The fundamental tone of a chord; the lowest tone, unless the chord is inverted.

Called also fundamental note, generator, and ground note?. (1) A note which besides its own sound gives overtones or harmonics. (2) That note from amongst whose overtones any chord may be selected, i.e., the chord of CGE, is produced from the vibration of the lowest note C, therefore C is said to be the root of this chord.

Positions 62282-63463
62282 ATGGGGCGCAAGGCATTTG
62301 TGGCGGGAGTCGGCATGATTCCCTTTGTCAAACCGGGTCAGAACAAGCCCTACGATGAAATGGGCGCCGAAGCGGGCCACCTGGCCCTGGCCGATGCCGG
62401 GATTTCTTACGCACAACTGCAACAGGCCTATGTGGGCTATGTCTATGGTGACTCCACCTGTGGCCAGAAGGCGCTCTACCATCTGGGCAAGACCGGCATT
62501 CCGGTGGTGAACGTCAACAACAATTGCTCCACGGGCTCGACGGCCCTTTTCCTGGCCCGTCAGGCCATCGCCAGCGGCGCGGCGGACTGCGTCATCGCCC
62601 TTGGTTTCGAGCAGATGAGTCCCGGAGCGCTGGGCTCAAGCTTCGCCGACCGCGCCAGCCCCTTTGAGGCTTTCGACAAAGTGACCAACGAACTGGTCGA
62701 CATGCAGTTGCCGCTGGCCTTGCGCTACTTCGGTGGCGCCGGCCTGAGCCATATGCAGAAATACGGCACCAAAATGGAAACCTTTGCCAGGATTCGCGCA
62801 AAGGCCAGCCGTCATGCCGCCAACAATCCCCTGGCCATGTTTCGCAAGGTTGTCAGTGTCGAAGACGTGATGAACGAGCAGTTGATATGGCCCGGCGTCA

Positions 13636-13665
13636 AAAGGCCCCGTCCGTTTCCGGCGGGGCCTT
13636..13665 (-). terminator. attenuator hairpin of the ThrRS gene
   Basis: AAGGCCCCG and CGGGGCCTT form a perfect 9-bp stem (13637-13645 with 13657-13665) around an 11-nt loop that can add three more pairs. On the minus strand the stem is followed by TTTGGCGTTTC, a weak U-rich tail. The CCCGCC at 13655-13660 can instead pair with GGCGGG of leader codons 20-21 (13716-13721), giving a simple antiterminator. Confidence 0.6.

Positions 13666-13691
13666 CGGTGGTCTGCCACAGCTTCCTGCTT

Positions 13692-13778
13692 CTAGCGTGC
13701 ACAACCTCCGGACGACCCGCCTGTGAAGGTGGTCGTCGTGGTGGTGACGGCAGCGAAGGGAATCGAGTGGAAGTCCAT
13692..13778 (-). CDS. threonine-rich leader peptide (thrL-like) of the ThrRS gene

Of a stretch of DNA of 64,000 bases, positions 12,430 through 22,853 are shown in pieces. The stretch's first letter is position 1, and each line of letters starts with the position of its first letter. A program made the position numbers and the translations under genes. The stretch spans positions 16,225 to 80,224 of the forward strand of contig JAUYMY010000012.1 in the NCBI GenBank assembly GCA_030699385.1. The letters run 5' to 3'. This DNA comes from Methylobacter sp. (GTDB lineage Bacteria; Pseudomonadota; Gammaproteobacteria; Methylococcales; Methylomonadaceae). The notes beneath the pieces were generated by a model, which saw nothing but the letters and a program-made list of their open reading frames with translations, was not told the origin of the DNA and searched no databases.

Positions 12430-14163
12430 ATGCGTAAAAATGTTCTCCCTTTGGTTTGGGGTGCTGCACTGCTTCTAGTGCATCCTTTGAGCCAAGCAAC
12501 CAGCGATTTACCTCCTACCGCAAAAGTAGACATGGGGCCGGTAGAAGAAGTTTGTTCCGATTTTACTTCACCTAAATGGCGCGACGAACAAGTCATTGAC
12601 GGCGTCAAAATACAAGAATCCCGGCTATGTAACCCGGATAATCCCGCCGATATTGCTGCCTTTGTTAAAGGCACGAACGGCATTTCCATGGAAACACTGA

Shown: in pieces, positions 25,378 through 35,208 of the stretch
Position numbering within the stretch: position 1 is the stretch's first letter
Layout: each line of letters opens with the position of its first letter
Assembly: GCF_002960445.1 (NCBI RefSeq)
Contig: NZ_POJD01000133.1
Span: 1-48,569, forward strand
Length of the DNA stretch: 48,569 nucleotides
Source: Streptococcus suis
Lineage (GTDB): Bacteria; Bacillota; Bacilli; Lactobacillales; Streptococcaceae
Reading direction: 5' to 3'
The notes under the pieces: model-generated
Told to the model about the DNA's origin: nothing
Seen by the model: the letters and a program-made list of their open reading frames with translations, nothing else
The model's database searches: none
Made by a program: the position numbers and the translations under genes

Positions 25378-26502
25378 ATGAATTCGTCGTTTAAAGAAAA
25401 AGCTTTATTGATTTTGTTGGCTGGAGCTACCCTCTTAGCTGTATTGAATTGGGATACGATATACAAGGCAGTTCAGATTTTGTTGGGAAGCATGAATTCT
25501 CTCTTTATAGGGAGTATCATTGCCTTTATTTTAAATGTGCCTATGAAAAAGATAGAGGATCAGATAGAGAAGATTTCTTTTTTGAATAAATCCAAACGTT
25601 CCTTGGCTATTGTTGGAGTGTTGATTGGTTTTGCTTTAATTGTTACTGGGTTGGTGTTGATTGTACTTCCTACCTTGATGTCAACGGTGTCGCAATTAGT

An attempt to reduce chords to their roots forms the chief part of many treatises on harmony, but almost insuperable difficulties are met with in consequence of certain overtones being omitted in our scale and other sounds being introduced which can only be obtained by a minute subdivision of the monochord. The flat seventh and the eleventh? of nature are unused, and various notes are arbitrarily inserted in the modern scale in order to obtain more or less of temperament?. Some authors derive all their chords, or rather all those called fundamental (which constitute but a very small number of the chords actually in use), from three roots – the tonic, subdominant, and dominant. Others, again, insist on only two roots, the tonic and dominant. Not a few modern musicians use the word root without reference to any mathematical laws, and only as describing a note on which, when either expressed or implied, a chord is built up. (A Dictionary of Musical Terms Novello, Ewer and Co., London, pre-1900)

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